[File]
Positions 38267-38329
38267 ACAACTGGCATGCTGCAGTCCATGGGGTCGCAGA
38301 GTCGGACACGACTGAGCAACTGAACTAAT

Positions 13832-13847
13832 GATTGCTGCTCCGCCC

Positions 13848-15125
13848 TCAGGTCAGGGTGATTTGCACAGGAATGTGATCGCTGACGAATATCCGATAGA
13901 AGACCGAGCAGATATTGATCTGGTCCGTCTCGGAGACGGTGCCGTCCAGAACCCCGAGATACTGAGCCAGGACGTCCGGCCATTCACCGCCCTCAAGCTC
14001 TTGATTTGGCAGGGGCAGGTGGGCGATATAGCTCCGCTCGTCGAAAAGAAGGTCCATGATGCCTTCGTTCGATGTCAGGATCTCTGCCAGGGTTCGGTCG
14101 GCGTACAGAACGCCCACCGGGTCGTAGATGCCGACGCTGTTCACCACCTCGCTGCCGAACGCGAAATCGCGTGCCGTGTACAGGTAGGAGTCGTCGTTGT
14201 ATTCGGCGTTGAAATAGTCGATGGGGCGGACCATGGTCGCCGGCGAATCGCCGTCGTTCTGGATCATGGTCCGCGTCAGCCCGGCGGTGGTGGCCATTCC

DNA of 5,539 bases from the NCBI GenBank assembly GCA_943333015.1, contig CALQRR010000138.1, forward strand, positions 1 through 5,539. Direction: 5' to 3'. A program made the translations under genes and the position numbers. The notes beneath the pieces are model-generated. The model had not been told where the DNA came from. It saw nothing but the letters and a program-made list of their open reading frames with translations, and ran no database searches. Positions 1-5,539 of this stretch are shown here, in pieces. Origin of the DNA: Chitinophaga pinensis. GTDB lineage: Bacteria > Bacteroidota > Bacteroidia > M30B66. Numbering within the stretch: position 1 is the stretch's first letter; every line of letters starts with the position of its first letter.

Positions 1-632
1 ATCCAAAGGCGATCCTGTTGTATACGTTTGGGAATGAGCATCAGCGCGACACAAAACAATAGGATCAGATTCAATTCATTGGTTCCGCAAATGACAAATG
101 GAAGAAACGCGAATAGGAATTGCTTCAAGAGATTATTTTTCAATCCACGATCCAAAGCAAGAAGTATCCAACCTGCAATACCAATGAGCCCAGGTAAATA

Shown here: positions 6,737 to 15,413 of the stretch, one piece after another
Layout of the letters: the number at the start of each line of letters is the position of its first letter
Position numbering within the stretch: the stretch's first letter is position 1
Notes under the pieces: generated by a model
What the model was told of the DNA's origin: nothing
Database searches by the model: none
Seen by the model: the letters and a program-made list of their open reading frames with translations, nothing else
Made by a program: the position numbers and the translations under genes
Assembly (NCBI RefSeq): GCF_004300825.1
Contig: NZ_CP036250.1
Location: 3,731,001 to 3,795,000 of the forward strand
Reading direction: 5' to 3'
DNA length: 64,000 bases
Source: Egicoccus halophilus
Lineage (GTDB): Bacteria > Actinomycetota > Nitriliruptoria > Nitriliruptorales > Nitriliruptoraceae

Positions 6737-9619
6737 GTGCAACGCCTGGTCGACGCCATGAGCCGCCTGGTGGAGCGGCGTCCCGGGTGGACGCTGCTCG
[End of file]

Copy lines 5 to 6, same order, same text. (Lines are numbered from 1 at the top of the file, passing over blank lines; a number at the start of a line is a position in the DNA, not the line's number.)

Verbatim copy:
13832 GATTGCTGCTCCGCCC

Positions 13848-15125